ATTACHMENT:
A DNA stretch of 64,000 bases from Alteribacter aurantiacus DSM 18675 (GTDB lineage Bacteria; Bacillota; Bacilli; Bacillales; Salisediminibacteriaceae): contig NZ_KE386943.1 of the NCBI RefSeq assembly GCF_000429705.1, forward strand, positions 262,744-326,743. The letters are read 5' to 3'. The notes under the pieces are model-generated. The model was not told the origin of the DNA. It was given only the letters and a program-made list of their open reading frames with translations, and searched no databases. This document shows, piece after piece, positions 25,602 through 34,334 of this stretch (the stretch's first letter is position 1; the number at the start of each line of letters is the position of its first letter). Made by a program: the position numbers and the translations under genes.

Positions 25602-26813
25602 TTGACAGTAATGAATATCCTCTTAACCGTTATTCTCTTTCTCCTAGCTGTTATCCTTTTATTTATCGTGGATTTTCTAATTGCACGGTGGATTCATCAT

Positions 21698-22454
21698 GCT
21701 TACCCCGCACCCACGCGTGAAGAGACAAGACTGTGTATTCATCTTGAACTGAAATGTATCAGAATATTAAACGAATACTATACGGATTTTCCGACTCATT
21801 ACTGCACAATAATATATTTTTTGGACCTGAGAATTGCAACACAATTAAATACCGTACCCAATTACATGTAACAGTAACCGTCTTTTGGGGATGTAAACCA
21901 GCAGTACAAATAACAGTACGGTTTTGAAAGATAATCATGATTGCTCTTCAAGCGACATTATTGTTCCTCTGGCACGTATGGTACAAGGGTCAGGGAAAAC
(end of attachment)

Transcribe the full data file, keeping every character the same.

A DNA stretch of 64,000 bases from Alteribacter aurantiacus DSM 18675 (GTDB lineage Bacteria; Bacillota; Bacilli; Bacillales; Salisediminibacteriaceae): contig NZ_KE386943.1 of the NCBI RefSeq assembly GCF_000429705.1, forward strand, positions 262,744-326,743. The letters are read 5' to 3'. The notes under the pieces are model-generated. The model was not told the origin of the DNA. It was given only the letters and a program-made list of their open reading frames with translations, and searched no databases. This document shows, piece after piece, positions 25,602 through 34,334 of this stretch (the stretch's first letter is position 1; the number at the start of each line of letters is the position of its first letter). Made by a program: the position numbers and the translations under genes.

Positions 25602-26813
25602 TTGACAGTAATGAATATCCTCTTAACCGTTATTCTCTTTCTCCTAGCTGTTATCCTTTTATTTATCGTGGATTTTCTAATTGCACGGTGGATTCATCAT

Positions 21698-22454
21698 GCT
21701 TACCCCGCACCCACGCGTGAAGAGACAAGACTGTGTATTCATCTTGAACTGAAATGTATCAGAATATTAAACGAATACTATACGGATTTTCCGACTCATT
21801 ACTGCACAATAATATATTTTTTGGACCTGAGAATTGCAACACAATTAAATACCGTACCCAATTACATGTAACAGTAACCGTCTTTTGGGGATGTAAACCA
21901 GCAGTACAAATAACAGTACGGTTTTGAAAGATAATCATGATTGCTCTTCAAGCGACATTATTGTTCCTCTGGCACGTATGGTACAAGGGTCAGGGAAAAC